Chemotherapy and role of the proliferation marker Ki-67 in digestive neuroendocrine tumors. Endocr. Relat. Cancer. 14, 221-232

Uppsala University, Uppsala, Uppsala, Sweden
Endocrine Related Cancer (Impact Factor: 4.81). 07/2007; 14(2). DOI: 10.1677/ERC-06-0074


Neuroendocrine tumors (NETs) of the digestive tract are a heterogeneous group of rare malignancies. Three major subgroups can be defined: pancreatic endocrine tumors, carcinoid tumors, and poorly differentiated gastroenteropancreatic NETs. Classically, digestive NETS have been considered to have an indolent course characterized for prolonged stabilizations or slow progressions, but there are clear differences in terms of aggressiveness, clinical course, and response to treatment among them. Retrospective studies have identified several clinicopathological and immunohistochemical factors as angioinvasion and proliferative index assessed by Ki-67 expression, which predict biological behavior and correlate with survival. Chemotherapy regimens based on the combination of several active drugs such as streptozocin, doxorubicin, 5-fluorouracil, dacarbazine, and temozolomide show low response rates, which sets the need to improve the results of the medical treatment of these malignancies. This review will analyze the role of Ki-67 in digestive NETs under a clinical perspective and will suggest future fields for development of this approach that enable a better patient selection for chemotherapy. Also a comprehensive review of the literature about chemotherapy in NETs is presented.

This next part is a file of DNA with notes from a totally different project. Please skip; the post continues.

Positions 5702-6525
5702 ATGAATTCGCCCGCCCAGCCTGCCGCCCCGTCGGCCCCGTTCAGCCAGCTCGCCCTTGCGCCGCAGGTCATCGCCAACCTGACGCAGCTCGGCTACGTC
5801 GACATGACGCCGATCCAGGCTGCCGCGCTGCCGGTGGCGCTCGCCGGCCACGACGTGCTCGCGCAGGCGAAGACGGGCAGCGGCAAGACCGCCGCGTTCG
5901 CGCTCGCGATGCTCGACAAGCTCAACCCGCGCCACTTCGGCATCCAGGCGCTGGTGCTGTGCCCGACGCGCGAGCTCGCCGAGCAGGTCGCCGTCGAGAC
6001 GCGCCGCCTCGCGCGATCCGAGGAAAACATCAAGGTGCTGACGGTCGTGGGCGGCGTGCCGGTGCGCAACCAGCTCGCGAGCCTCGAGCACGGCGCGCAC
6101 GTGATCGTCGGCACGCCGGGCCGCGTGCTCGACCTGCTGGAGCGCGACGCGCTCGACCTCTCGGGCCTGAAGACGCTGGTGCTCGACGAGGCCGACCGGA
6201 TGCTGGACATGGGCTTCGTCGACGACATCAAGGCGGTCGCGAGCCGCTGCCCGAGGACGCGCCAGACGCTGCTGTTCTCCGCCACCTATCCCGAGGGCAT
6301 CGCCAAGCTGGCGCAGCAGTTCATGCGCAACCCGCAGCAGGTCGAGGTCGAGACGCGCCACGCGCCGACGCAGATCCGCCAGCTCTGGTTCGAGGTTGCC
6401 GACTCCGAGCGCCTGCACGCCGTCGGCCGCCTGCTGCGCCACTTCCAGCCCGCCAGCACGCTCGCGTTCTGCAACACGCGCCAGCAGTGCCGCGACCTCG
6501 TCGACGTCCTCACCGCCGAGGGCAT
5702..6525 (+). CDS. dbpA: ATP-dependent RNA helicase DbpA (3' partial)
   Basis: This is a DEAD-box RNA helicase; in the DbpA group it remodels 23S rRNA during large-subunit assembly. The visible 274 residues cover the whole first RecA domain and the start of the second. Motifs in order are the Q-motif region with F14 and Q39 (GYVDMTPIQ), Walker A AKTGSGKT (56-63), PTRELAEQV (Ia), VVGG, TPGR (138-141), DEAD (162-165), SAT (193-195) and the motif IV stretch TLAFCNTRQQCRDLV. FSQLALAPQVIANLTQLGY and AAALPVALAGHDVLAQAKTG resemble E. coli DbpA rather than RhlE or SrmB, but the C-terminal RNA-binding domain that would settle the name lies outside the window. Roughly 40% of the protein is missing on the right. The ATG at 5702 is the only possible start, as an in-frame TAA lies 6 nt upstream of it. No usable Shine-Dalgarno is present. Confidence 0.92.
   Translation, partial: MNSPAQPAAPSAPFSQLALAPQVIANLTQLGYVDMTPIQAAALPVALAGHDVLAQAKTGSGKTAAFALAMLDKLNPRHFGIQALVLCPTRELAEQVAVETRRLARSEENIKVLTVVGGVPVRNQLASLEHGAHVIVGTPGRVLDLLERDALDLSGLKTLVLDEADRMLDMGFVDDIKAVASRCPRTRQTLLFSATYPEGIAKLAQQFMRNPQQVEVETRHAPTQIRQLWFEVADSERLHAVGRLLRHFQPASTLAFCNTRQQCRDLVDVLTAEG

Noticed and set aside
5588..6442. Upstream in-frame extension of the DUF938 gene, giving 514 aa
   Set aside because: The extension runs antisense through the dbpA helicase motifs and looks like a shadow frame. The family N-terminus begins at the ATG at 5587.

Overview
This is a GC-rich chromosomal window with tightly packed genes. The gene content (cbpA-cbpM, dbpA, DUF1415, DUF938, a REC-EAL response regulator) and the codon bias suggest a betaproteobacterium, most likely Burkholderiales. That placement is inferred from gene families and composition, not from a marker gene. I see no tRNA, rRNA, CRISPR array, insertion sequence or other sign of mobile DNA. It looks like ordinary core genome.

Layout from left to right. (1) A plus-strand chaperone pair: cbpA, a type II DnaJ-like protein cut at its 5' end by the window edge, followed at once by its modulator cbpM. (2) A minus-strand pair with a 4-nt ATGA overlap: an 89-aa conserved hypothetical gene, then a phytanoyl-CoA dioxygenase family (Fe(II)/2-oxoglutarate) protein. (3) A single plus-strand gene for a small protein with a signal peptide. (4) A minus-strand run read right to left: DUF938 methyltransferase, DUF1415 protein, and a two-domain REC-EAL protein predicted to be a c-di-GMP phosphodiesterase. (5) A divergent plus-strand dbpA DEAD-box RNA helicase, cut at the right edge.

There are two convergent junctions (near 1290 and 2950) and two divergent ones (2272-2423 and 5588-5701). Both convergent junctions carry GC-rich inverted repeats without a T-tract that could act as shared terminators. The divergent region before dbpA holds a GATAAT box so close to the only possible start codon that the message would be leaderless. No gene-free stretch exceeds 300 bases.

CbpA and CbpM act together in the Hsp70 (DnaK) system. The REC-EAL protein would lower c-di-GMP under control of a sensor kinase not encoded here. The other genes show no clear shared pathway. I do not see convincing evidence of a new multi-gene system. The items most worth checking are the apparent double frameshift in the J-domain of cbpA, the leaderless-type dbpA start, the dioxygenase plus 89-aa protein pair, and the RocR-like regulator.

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    • "Neuroendocrine cells are located diffusely throughout the human body and are found in the gastrointestinal tract, pancreas, lung, thyroid, adrenal, and many other organs. Although the gastrointestinal tract has the largest proportion of neuroendocrine cells, neuroendocrine tumors (NETs) account for only 2% of all gastrointestinal malignancies [1]. These tumors are a heterogeneous group of neoplasms composed of cells containing neuroendocrine secretory granules in the cytoplasm which can be identified ultrastructurally. "
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    • "In addition, trichrome staining revealed that the stroma was similarly abundant in the tumors of both groups of mice (Fig. 1C). By contrast, Ki67 and CD34, which are markers for proliferation and angiogenesis, respectively (Le Mercier et al 2009, Vilar et al 2007), were markedly decreased in tumors from GPC1 -/-by comparison with GPC +/+ mice (Fig. 2). Immunofluorescent staining for Ki67 indicated that proliferation was significantly reduced in both the PanIN (CK19-positive) and stromal cells of tumors from 65 day old GPC1 -/-transgenic mice (Fig. 3). "
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